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Special election process stalled due to pending legislation, lawsuit

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MISSOULA, Mont. - Counties across Montana are trying to figure out how to finance the special election on May 25 to replace former Rep. Ryan Zinke. Zinke was nominated to President Trump's cabinet as the Secretary of Interior in February.

County elections officials proposed Senate Bill 305, which would allow counties to decide if they want to hold an all-vote-by-mail election, but there's much debate.

Missoula County Elections Administrator Rebecca Connors says an all-vote-by-mail election would save Missoula County around $130,000. She says the bill would help smaller counties with tighter budgets and smaller elections staff. Bill opponents argue the bill would make voting less accessible because not everyone has access to a mailing address.

While the bill awaits approval in the House Judiciary Committee before making it to the House floor for a vote, Montana elections offices are faced with a new challenge that could cost counties thousands more dollars.

Thomas and Danielle Breck and Steve Kelly -- potential candidates with the Montana Green Party and Independent Party -- filed a lawsuit with Secretary of State Corey Stapleton's office Wednesday to get their names on the special election ballot.

The trio is challenging Montana's ballot access laws for independent and minor party candidates. Danielle Breck argues the three did not have enough time to collect the required 14,000 signatures to get their names on the ballot given the special election deadlines.

Independent and minor party candidates need to collect 5 percent of the total votes cast at the last general election for the successful candidate for the office being sought, according to Montana state law.

"We were left with a situation where Montana law would have required independent and minor party candidates to collect more than 14,000 signatures in a matter of five or six days -- less than a week," Breck said. "That's just clearly untenable in a state as wide and as big as Montana, so we didn't feel like we had fair access to the ballot."

Breck says the Green Party was able to attain the required number of signatures for the November election to place Jill Stein on the ballot as a presidential candidate.

However, the lawsuit is holding up counties from moving forward with the special election process and creating a potential financial crisis. The Secretary of State's office says 39 of Montana's 56 counties have already printed their ballots, and the outcome of the lawsuit could mean those counties would have to reprint those ballots in an already financially taxing year.

Flathead, Sanders and Gallatin counties are among those that have already printed their ballots.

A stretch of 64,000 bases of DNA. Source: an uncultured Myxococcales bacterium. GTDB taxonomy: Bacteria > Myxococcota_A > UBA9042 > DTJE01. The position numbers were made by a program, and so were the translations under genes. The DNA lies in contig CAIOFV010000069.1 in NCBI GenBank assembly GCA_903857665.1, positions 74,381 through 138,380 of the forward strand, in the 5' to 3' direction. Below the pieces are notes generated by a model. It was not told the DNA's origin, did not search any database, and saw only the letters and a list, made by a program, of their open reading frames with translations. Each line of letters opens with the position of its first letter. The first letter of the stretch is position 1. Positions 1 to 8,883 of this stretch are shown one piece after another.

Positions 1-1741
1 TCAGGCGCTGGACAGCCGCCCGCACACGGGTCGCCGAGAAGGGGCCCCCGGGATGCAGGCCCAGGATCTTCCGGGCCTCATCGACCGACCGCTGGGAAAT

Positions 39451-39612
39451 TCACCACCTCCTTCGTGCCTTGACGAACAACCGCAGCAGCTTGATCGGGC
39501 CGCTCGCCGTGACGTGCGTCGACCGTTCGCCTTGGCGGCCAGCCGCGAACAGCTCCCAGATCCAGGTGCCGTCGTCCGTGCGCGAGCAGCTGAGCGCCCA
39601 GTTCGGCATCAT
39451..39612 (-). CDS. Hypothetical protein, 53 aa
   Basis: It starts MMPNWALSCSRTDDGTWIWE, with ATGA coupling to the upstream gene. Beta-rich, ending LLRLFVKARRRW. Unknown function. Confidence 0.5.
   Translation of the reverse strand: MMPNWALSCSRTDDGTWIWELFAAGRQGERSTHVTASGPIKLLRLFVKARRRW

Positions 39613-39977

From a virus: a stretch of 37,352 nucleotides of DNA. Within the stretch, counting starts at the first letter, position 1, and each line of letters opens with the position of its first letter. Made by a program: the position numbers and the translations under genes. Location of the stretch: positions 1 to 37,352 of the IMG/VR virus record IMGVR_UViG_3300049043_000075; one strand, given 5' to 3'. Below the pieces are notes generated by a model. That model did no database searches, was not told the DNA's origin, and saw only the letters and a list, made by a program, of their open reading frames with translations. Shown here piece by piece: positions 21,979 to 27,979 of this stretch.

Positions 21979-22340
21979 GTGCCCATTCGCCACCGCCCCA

Gallatin County Elections Administrator Charlotte Mills says up to $35,000 worth of ballots arrived at the county elections office Monday morning. She says it would cost upwards of $45,000 to reprint the ballots if the judge decides the suing parties names should be added.

Missoula, Ravalli and Mineral counties have not yet printed their ballots. They say they are waiting for the judge's decision to print ballots.

"After last fall, with the death of a candidate and having the ballot challenged, we just know to expect the unexpected. At the end of the day the voter must receive the corrected ballot," Connors said.

Missoula resident Geoff Badenoch says the extenuating circumstances surrounding elections in the 2016-17 budget year are "like a triple whammy for the elections office."

But Mills says the process is not that simple.

"People aren't understanding that there was a timeline issued by the Secretary of State's office with deadlines that we had to meet. (We had deadlines) of when we were supposed to have our ballots in," Mills said.

Connors says other elections deadlines are approaching fast, and they would like to see a decision not only on the lawsuit, but also on SB 305.

"We have to send out military, both domestic and foreign, as well as foreign civilians by April 10. That's 45 days before the election," Connors added. "If there are any changes to the ballot we would be required to send them a corrected ballot."

Connors says the latest Missoula County will wait to hear any decisions is April 6. That's when she says they will print ballots regardless of whether decisions are made on the lawsuit and the bill.

"We will move forward with the certified ballot from the Secretary of State," she added.

U.S. District Judge Brian Morris will hear the lawsuit in Great Falls on Tuesday, April 4 at 3 p.m.

SB 305 is currently sitting in the House Judiciary Committee. The committee will have to approve the bill before it moves to the House floor for a vote. The bill passed the Senate in a 37-13 vote. Connors says Gov. Steve Bullock must sign the bill by April 10.

Connors says the Missoula County Elections Office will move its headquarters to the Missoula County Fairgrounds for the special election starting April 5. Connors says anyone wishing to change their election information should go to the fairgrounds instead of the elections office at the Missoula County Courthouse.

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